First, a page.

thank you for this yeast baking guide – it is immensely helpful. I do have a question about long rising times. Every time I let dough sit & rise for longer than 2 hours, it forms a dark and harder crust on top. I have tried it with plastic foil, moist towels, dry towels, and another warm bowl as covers – but nothing works for me. Do you have any suggestions on what I am doing wrong?

    1. Hi Sonja, It sounds like your dough is drying out. Usually when we let the dough rise the directions say to coat your bowl with oil first. Try placing your dough inside the oiled bowl and then gently flipping it over a few times so that all sides of the dough ball are coated with oil. This should help!

  4. I’d love to learn to make my own bread. I live above 5000 ft and would love advice about how to deal with yeast in this climate.
    Would also like to get your opinions on bread machines.
    Thank you.

    1. Hi Marcia, I wish I could help, but I have no experience baking at high altitude. I know some readers have found this chart helpful:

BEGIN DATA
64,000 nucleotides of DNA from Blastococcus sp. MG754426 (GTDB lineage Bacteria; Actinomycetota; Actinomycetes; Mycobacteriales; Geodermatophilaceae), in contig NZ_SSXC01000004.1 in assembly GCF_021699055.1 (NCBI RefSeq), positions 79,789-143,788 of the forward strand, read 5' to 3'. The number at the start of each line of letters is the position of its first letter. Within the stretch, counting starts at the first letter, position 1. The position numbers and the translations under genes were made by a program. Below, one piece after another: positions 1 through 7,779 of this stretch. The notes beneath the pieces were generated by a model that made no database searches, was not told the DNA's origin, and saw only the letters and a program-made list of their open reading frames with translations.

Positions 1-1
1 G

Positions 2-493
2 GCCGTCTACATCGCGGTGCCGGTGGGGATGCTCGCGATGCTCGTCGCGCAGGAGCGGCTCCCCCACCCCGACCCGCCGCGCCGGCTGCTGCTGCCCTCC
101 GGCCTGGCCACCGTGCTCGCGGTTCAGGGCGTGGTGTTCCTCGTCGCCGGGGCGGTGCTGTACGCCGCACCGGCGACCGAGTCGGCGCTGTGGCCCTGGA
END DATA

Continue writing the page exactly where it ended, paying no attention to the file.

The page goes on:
I don’t own a bread machine – I always kneed my bread in my mixer or by hand depending on the recipe!

  5. Hi Sally! What is the best way to heat up the milk for the initial proofing step to the right temperature? When I microwave it, the temp changes depending on if I’m holding the thermometer in the milk or if I let the thermometer sit in the glass cup (touching the bottom) I’ve tried heating the milk on the stovetop also and have noticed a higher reading if the thermometer is touching the bottom of the pan. What do you find is the easiest way for this step? Thanks!